Devonshire Honeysuckle Tiara
Made in the 1865, the Devonshire Honeysuckle tiara features seven honeysuckle elements over a diamond base. Other diamond elements can be added to the tiara, and the honeysuckle elements can be worn as brooches. It was made for Lady Louisa Cavendish, daughter of the 7th duke, to be worn on the day of her wedding to Hon. Francis Egerton, Evelyn, the 9th Duchess of Devonshire was the first Duchess pictured in the piece, wearing it for official portraits and as a stomacher (with the family’s diamond rivierés) during the 1911 coronation. Her successor, Mary, Duchess of Devonshire rarely wore the piece.
This was Debo’s most frequently worn tiara, since the Palmette tiara was often worn by Mary, Dowager Duchess of Devonshire, as she had a grander role. Debo wore the Honeysuckle tiara at the 1953 Coronation with a robe once worn by the famous Georgina, 6th Duchess of Devonshire. She described it as:
…Moucher [Mary Devonshire] was to have the robes that had been carefully put away by Granny Evie in 1937 after King George VI’s coronation. Chatsworth, as always, came to the rescue. There were a number of tin boxes…In the vain hope of finding something for me, we started going through them and, lo and behold, from beneath a ton of tissue paper in the box that had held Moucher’s, appeared a second crimson peeress’s robe. The velvet is of exceptional quality, so soft your fingers hardly know they’re touching it, and of such pure brilliant crimson as to make you blink.”
Debo wore the tiara at events during the 1950s and 60s, wore it as a necklace for a photoshoot, and often wore the honeysuckle elements as brooches.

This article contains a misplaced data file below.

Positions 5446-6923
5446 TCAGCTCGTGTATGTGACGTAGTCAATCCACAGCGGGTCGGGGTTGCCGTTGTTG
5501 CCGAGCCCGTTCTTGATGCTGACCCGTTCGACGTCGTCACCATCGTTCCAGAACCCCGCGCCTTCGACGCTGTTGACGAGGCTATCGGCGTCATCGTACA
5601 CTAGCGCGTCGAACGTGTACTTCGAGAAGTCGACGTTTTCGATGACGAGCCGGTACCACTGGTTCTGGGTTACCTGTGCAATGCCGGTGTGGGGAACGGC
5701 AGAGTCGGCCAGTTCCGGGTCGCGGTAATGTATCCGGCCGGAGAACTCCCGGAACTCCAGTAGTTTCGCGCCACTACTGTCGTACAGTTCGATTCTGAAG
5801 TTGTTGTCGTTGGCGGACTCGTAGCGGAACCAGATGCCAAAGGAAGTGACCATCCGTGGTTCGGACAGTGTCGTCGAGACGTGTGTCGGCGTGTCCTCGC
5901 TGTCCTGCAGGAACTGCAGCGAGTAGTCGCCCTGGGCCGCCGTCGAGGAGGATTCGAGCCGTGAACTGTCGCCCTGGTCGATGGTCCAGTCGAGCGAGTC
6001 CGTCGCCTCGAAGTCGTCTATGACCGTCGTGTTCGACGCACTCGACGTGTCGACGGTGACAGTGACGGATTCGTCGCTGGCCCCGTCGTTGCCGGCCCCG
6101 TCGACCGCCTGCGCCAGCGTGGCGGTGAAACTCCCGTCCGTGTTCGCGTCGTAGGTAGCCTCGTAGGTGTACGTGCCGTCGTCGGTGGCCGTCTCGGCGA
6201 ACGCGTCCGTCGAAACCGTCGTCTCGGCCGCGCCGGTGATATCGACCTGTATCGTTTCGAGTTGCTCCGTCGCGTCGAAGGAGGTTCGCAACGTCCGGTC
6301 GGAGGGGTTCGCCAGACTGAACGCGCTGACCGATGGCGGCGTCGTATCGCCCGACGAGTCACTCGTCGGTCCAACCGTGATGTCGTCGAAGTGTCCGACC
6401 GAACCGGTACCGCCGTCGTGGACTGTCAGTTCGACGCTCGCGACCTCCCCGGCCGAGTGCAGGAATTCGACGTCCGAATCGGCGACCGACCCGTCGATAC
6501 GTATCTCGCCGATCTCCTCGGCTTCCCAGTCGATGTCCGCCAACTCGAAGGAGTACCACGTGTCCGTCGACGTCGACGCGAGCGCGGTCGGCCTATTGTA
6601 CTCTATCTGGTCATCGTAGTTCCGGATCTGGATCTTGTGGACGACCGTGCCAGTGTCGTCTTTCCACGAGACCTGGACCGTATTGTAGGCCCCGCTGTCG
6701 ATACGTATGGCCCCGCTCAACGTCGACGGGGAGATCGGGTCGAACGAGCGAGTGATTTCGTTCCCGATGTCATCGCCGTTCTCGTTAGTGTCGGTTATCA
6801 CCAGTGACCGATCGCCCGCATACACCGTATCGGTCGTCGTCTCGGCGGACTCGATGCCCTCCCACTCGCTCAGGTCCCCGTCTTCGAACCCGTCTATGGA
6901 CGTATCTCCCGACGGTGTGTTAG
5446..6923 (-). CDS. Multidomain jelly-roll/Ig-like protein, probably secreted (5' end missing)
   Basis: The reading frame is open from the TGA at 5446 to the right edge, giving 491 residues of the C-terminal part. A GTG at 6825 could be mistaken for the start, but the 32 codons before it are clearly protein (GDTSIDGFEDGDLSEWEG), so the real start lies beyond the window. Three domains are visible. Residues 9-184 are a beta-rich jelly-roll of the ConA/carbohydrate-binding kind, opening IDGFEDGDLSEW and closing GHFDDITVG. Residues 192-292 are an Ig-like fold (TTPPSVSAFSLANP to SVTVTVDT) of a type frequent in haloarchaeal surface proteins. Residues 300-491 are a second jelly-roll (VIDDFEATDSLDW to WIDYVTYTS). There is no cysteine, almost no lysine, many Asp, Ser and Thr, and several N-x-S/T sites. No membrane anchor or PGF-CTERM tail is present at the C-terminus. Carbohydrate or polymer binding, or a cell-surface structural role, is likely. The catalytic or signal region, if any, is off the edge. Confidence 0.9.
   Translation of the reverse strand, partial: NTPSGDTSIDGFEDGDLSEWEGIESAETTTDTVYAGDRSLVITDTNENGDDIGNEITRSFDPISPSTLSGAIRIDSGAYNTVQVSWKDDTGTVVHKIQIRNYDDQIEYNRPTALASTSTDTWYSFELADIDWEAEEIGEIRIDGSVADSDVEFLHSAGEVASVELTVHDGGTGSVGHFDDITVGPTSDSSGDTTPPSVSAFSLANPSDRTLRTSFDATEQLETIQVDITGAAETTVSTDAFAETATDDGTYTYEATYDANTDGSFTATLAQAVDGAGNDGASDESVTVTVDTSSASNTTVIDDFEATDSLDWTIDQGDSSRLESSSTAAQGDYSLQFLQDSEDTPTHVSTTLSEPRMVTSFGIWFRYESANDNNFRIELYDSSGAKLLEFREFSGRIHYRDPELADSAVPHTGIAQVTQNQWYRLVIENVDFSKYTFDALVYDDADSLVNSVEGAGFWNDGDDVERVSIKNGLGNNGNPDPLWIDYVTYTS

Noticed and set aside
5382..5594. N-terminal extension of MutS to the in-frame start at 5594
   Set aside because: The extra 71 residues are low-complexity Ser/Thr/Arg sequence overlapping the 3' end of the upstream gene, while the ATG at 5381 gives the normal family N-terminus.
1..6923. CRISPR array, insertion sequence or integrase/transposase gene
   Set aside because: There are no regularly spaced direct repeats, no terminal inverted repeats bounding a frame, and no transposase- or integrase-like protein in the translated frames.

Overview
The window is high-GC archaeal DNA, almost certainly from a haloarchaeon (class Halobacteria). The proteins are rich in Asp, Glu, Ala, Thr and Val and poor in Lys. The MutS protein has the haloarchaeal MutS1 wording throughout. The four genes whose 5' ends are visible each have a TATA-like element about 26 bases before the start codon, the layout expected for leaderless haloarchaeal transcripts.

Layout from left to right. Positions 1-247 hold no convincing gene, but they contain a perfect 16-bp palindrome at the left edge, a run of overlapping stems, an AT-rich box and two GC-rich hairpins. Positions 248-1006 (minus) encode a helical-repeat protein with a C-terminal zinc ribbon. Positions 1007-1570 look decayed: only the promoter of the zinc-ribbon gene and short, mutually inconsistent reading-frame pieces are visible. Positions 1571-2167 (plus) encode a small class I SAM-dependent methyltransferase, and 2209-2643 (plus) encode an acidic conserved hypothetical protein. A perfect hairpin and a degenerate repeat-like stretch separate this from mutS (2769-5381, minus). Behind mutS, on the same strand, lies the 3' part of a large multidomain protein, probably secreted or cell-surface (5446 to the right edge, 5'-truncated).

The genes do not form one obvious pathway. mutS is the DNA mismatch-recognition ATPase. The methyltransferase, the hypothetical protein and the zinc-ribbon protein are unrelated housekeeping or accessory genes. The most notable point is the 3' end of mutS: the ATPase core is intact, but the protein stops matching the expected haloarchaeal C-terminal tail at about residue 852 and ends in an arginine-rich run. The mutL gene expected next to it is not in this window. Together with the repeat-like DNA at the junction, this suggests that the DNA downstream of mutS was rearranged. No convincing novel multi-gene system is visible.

The Honeysuckle Tiara is the only tiara to have been worn by the current Duchess, Amanda, who wore it at her wedding to Debo’s son in 1967. It was also worn by her daughter, Lady Celina, on her wedding day in 1995. It will most likely be seen worn on Laura, Countess of Burlington, daughter-in-law of the Duke and Amanda.
Made in 1856, the tiara was described by Debo as: “This set consists of seven monumental pieces of jewelry which, until you look closely at them, might have been pulled out of the dressing-up box. They are a bizarre combination of antique (Greek and Roman) and Renaissance cameos and intaglios carved from emeralds, rubies, sapphires, and semi-precious stones – cornelian, onyx, amethysts and garnets – set in gold and enamel of exquisite workmanship by C.F. Hancock of London. They were commissioned by the dear, old extravagant 6th Duke of Devonshire, ‘the Bachelor Duke’, for his niece, Countess Granville, to wear at the coronation of Tsar Alexander II in Moscow in 1856. This tiara and its companion necklace, stomacher, and bracelet are very prickly to wear. I know because I put them all on for a Women’s Institute performance when I was cast as ‘The Oldest Miss World in the World.’” Debo only wore it once, for the aforementioned Women’s Institute performance as ‘The Oldest Miss World in the World.’ UPDATE: The Parure was featured in a video as part of a series by Sotheby’s on the magnificent collection at Chatsworth. Watch the Duke and Duchess describe its amazing history here-
UPDATED- In 2017, Lady Burlington wore the necklace from the Devonshire Parure for a Vogue photoshoot promoting “House Style: Five Centuries of Fashion at Chatsworth” an upcoming exhibition at Chatsworth.
Replicas of all three of the Devonshire Tiaras are on display at the “House Style: Five Centuries of Fashion at Chatsworth” exhibition at Chatsworth which runs from march 25th to October 22nd.
The Tiaras are currently (May/June 2022) on display at ‘Power & Image: Royal & Aristocratic Tiaras’ at Sotheby’s in London